The saddest day on the Jewish calendar is the Ninth of Av, “Tisha B’Av.” It is the date when both our Holy Temples were destroyed, and an era of exile, persecution and spiritual blackness began.

Tisha B’Av starts at sundown of the eighth of Av and lasts till the following nightfall—click here for exact times for your location.

On Tisha B’Av we abstain from:

  • Eating and drinking. Anyone over bar/bat mitzvah fasts, including pregnant and nursing women. Feeling ill? Consult a rabbi.
  • Bathing or washing. Exceptions: soiled hands, upon exiting the restroom, and the morning ritual handwashing (only the fingers).
  • Applying lotions or creams.
  • Wearing shoes that contain leather.
  • Marital relations.
  • Regular Torah study. We study only about the Temples’ destruction or other sad topics. (This injunction begins at noon on the eve of Tisha B’Av.)

Nothing should distract from the mourningDon’t greet a friend with “hi” or “good morning.” Don’t go on strolls or outings, and if possible, take the day off work—nothing should distract from the mourning. Until midday, we sit only on the floor or a low stool.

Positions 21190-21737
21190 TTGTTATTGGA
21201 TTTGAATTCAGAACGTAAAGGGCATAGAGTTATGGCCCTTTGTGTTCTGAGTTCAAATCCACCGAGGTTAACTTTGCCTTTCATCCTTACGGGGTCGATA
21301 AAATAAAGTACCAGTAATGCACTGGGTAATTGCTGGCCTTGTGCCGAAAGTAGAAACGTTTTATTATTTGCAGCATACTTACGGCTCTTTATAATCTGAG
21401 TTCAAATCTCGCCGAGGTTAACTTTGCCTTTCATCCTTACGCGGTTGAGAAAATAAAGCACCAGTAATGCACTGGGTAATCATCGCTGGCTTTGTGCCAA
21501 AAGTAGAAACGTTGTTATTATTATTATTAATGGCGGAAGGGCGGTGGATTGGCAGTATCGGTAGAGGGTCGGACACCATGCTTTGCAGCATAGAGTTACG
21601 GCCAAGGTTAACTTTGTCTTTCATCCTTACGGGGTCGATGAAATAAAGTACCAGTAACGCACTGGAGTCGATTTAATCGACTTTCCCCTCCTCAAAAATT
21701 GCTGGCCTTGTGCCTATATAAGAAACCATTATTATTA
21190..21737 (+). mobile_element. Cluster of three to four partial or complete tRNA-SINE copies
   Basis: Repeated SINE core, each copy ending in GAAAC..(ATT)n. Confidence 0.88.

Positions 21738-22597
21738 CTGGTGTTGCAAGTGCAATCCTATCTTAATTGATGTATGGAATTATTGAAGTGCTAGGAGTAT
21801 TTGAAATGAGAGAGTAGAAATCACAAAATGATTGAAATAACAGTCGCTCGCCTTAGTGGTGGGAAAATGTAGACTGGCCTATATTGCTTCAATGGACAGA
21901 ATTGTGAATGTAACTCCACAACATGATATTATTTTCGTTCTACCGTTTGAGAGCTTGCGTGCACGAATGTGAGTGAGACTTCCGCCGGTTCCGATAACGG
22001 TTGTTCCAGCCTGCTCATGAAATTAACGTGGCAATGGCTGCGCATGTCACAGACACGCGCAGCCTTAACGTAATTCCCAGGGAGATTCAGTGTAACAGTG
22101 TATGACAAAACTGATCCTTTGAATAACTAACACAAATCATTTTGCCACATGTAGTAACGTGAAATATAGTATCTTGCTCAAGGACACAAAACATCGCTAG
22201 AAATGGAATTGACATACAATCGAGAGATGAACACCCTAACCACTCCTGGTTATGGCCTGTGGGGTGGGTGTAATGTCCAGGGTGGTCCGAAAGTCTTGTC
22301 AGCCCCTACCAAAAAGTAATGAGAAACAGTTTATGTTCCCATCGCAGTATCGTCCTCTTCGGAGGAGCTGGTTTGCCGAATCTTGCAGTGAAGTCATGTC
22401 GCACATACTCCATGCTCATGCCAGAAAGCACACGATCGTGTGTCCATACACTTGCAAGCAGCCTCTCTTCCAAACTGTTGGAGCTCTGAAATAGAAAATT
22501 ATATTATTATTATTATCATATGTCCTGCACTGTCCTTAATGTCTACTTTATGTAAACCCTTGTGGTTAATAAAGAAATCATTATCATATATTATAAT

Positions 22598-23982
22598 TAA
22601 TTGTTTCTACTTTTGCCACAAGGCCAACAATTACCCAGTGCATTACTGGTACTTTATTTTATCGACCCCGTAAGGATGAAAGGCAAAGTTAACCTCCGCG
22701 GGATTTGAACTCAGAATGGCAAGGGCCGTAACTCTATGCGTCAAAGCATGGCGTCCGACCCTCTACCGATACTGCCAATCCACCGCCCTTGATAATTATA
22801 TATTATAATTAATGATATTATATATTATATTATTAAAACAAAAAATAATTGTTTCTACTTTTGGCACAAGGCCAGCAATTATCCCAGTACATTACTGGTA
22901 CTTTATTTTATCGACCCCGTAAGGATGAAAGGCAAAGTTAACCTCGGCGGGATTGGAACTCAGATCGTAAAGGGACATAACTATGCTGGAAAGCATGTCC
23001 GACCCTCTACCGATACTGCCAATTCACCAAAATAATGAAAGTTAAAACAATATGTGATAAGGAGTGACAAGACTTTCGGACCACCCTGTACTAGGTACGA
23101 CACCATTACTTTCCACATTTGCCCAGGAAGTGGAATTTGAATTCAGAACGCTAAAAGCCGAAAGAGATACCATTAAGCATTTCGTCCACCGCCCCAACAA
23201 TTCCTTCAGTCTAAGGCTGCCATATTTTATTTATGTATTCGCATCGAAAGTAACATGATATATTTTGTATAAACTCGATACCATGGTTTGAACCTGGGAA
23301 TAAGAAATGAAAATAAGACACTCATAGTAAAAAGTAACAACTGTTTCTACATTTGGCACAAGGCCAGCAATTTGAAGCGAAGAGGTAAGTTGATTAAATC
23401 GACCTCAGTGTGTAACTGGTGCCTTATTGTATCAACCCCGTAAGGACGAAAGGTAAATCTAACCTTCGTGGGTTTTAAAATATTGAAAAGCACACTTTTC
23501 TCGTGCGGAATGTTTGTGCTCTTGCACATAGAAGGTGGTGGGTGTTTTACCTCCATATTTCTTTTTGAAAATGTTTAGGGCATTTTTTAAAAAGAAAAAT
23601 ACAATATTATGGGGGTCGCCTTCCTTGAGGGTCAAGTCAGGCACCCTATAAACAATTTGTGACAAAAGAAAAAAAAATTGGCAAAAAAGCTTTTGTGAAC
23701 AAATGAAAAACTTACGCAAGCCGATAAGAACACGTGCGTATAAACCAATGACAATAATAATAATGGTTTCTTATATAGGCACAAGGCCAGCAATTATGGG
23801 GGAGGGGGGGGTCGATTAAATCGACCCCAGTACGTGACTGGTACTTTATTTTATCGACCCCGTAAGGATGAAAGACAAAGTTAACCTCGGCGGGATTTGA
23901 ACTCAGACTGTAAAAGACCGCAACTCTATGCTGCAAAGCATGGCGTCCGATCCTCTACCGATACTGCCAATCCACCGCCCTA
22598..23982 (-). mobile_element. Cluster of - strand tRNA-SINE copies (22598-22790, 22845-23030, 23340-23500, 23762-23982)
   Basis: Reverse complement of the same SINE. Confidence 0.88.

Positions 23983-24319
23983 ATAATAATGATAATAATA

Leading up to Tisha B’Av:

Eat the final meal shortly before sunset. A meager meal, it includes a boiled egg, a traditional symbol of mourning, and a piece of bread dipped in ashes. Eat the meal while seated on the floor or a low stool. (Tip: Have a full meal earlier on, in preparation for the fast.)

Tisha B’Av Night:

Finish eating by sunset. The lights are dimmed in the synagogue and the Ark’s curtain is removed. The book of Lamentations is read after the evening prayers.


No tallit or tefillin for the morning prayers. After the prayers we recite kinot (elegies). We don the tallit and tefillin for the afternoon prayers.

After nightfall, before breaking the fast, we ritually wash our hands to make up for the morning's truncated washing.

From the ashes of the destroyed Temple will rise an incomparably magnificent edifice. Exile will give birth to redemption. It is a tradition that our redeemer will be born on Tisha B’Av. It is a day of anticipation and hope, for “One who mourns Jerusalem will merit seeing her happiness.”

Notes: If the ninth of Av falls on Shabbat, the fast is postponed one day, and begins on Saturday night. Click here for special instructions for when Tisha B’Av is observed on Sunday.